I conducted a quick, unscientific poll using a third-party Facebook app to test the app and the general interest in polls. The poll was designed to be easy to take and appealing to the followers of the Scienceosaurus blog. The poll rated the level of annoyance of several forms of antiscientific woo (it’s a woo-poll).
With the aid of some well-intentioned hand waving, a few interesting results can be inferred from this poll. This post will present those results and discuss some of their implications. The discussion focuses on the implications of incorrectly ascribing “harmlessness” to forms of woo that are perceived as less harmful.
The woo-poll’s primary purpose was to test an app and gauge participant interest. So, it was designed for ease of use and consisted of only 10 questions.
Six of these asked participants to rate their annoyance level for specified examples of unscientific woo. (Woo is defined by the poll as “a slang term for unscientific explanations that are phrased so that they appear scientific.”) An annoyance scale of 1 (not annoyed) to 5 (can’t stand it) was used. Here are the 6 examples of woo, as written in the poll:
- Flat Earth-ism
- Climate change denial
- Crystals are magical!
- Homeopathy works
- GMOs will poison your body!
- Astrology reveals the future…
Four other multiple-choice questions were asked to frame participant demographics and gauge the perceived intrusiveness of the poll (see extra information).
First off, this poll did help me assess the third-party Facebook polling app. I thought it attempted to mine too much information from participants; so, I’ll find something else for future surveys.
However, the woo-poll did generate a surprising amount of interest—so I’m writing this post.
A total of 106 people visited the woo-poll and a staggering 88 of those people had the fortitude, brain power and sex appeal to become participants. Fair play to that savvy 83%! Thank you all very much.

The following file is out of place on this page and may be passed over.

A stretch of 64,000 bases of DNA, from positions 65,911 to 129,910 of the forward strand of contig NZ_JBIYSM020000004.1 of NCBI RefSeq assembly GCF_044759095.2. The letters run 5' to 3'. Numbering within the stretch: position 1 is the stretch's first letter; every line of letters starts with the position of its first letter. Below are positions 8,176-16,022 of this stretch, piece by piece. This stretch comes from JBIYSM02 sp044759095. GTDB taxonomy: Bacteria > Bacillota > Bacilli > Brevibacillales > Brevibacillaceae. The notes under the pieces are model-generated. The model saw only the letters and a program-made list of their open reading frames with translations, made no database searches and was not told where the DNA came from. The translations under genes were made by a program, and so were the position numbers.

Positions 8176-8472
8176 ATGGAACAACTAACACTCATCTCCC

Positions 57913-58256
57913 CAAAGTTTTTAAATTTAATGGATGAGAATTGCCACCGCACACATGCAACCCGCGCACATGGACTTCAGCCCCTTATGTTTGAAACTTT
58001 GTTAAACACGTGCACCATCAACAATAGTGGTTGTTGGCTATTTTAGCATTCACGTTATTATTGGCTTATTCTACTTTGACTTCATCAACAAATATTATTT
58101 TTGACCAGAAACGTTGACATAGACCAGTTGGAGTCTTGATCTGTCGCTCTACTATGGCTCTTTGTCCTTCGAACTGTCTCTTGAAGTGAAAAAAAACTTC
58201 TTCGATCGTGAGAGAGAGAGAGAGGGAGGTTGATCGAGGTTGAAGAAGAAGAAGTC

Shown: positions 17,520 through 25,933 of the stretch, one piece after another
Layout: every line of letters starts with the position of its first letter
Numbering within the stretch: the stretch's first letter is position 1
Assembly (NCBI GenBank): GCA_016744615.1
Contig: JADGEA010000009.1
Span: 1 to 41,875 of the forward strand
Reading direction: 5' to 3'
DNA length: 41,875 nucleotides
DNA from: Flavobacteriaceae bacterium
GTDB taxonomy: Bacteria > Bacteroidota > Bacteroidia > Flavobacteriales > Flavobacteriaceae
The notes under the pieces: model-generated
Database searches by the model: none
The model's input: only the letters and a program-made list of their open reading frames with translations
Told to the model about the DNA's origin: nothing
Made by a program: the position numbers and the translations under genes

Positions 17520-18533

Unfortunately, I’m only able to access about half of that beautiful data set. This is because the app is greedy (not free) and I am cheap (super poor—please buy my t-shirts). In the future, I plan to purchase a subscription to another polling service that will allow access to more data. However, due to a quirk in how the app reports data, the number of participants that opted to leave an answer blank is an accurate statistic for the entire data set.
Flat Earth-ism scored a mean response of 3.5/5 on the annoyance scale. Eight respondents didn’t answer this question, which was described by the poll as indication that the participant was not at all annoyed. “1” received 20% of the votes and “5” received 45.7%.
Climate change denial scored a mean response of 4.3/5 on the annoyance scale. Three respondents didn’t answer this question, which was described by the poll as being not at all annoyed. “1” received 2.6% of the votes and “5” received 57.9%.
Crystals are magical! scored a mean response of 3.2/5 on the annoyance scale. Two respondents didn’t answer this question, which was described by the poll as being not at all annoyed. “1” received 15.4% of the votes and “5” received 33.3%.
Homeopathy works scored a mean response of 4.0/5 on the annoyance scale. Five respondents didn’t answer this question, which was described by the poll as being not at all annoyed. “1” received 5.7% of the votes and “5” received 40%.
GMOs will poison your body! scored a mean response of 3.1/5 on the annoyance scale. Ten respondents didn’t answer this question, which was described by the poll as being not at all annoyed. “1” received 21.9% of the votes and “5” received 15.6%.
Astrology reveals the future… scored a mean response of 3.2/5 on the annoyance scale. Seven respondents didn’t answer this question, which was described by the poll as being not at all annoyed. “1” received 27.8% of the votes and “5” received 30.6%.
The demographics results are posted in the appendix (“extra information”). They have been excluded here since no pertinent information has been gleaned from them.
I’m happy to report that no one found the poll too intrusive.
Unfortunately, with a sample size of 40, there’s not enough data to reveal any correlations between answers and participant demographics. (If such a correlation exists.)
However, the mean annoyance numbers do reveal that climate change denial was the most annoying woo. Conversely, GMOs will poison your body was the least annoying woo with an annoyance score of just 3.1. Blank response data corroborates the annoyance data and show that ten people didn’t find the GMO woo annoying at all. This also suggests that some of the poll’s participants may have thought that the GMO-woo wasn’t really woo.